I Come To Praise Rote

So Amanda’s post here last week got picked up by the BBC who thought she was “maligning a whole generation.”

Maybe she was.  Maybe she wasn’t.  I’ve long disagreed with Amanda on the “kids need more homework” but I don’t think it’s so much a disagreement on what we think the kids should be doing, as that we’ve encountered different forms of school-stupid.

My particular form of school stupid was my kids being given HOURS of homework that had no possible redeeming value.  No, seriously.

Look, I’m not the sort of parent who thinks that rote, repetitive tasks have no value in education.  On the contrary.  I learned to read and write in a village school where even the slow kids learned to read and write and cypher too: largely through never-ending repetition.  What is more, I suspect I had the same sensory and hand coordination issues as my younger son.  For instance, I didn’t start enjoying detail work, like sewing or embroidery, until after sixteen which is typical.  That type of work was incredibly difficult to me, all out of proportion to other kids my age.  And the same with you know, all clothes “itched” etc.  What’s more, when I started reading/writing I had the same issues.  BUT since my father – before I entered school – believed in rote learning, he set me to do a page copy a day (and the pages got more text as we went on.)  By six I wrote slow but not disastrously so, and by fourth grade I wrote faster than other kids.  (Mind you ANYTHING else I needed to do with my hands was a disaster.)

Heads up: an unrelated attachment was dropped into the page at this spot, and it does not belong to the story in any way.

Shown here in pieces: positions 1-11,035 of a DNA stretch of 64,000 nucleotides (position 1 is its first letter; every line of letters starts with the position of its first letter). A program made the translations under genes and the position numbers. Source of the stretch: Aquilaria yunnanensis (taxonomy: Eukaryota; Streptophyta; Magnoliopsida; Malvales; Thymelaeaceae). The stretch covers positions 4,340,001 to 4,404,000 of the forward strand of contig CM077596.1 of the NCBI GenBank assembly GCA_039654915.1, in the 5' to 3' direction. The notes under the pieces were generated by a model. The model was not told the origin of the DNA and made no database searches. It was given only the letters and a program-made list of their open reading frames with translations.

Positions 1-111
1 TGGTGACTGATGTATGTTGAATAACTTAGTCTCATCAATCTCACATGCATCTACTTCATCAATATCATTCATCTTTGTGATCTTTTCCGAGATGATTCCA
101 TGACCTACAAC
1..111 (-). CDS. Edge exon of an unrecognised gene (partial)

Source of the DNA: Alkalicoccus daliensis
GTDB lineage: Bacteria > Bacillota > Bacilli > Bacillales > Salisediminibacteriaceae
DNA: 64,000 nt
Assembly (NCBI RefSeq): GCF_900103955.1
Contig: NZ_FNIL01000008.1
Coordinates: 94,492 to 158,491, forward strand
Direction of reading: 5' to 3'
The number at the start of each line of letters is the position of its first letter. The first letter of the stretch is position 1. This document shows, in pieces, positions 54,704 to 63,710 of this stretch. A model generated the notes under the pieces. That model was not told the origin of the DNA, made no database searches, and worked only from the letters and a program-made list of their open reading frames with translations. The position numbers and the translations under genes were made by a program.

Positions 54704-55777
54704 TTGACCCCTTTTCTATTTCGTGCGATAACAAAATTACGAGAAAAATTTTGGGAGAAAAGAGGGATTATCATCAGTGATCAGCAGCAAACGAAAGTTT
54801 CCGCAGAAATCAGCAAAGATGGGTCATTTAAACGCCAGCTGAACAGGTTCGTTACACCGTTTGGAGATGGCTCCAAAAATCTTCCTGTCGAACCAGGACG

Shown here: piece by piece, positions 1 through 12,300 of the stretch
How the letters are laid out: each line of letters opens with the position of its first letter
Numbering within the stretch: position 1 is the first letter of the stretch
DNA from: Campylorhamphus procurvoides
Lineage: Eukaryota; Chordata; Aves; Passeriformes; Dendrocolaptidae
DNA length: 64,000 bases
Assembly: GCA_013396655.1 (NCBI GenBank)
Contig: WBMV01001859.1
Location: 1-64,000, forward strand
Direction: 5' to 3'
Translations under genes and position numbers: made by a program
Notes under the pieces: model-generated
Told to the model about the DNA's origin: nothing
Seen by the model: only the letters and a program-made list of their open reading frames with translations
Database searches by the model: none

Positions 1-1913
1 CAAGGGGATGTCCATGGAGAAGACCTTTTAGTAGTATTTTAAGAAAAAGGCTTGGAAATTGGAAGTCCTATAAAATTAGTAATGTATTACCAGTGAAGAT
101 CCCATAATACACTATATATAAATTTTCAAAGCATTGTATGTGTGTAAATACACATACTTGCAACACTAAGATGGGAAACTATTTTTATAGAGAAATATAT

In fact, when younger son came home to homeschool for a year, and he was dealing with all these sensory issues and difficulty in focusing that made him write verrryyyy slow, the optometrist gave us a million exercises for him to do.  I have issues visualizing written instructions.  I was supposed to supervise his exercises and I had NO clue what he was supposed to do or in what order.  There was all this stuff with beads and string and rulers, and frankly I’m not smart enough to even know what to do.  So I ditched all the professional advice.  (eh!) Instead I set him to copy a page – increasing to three pages – a day.

By the end of the year, not only was his writing much faster (though still slow for his age, but not badly so) but he had impeccable spelling and grammar.

In the same way, I’ve taught language, and I can tell you the way they teach it in our schools, trying to make it fun and giving the kids colorful magazines written in the language, before they even know the basics is not only insane – it’s counterproductive.  When neither of my kids could learn French, I asked for their books and looked through both instructional materials and notebooks.

Guys, I TAUGHT languages.  The only way my kids could learn languages from what they were given was to be naturally gifted on the order of my brother, who could be dropped naked in the Amazon forest and would emerge two weeks later speaking the language of the nearest tribe like a native.

I’m not like that and neither are my kids, and neither are most people.  Most people NEED a basic vocabulary which includes a couple of verbs and some grammar rules, before you drop them into the deep end head first.  And the easiest way to acquire a vocabulary is to memorize lists.  Which is boring, and rote, but by gum it works.  (It is in fact all that most language learning software does.)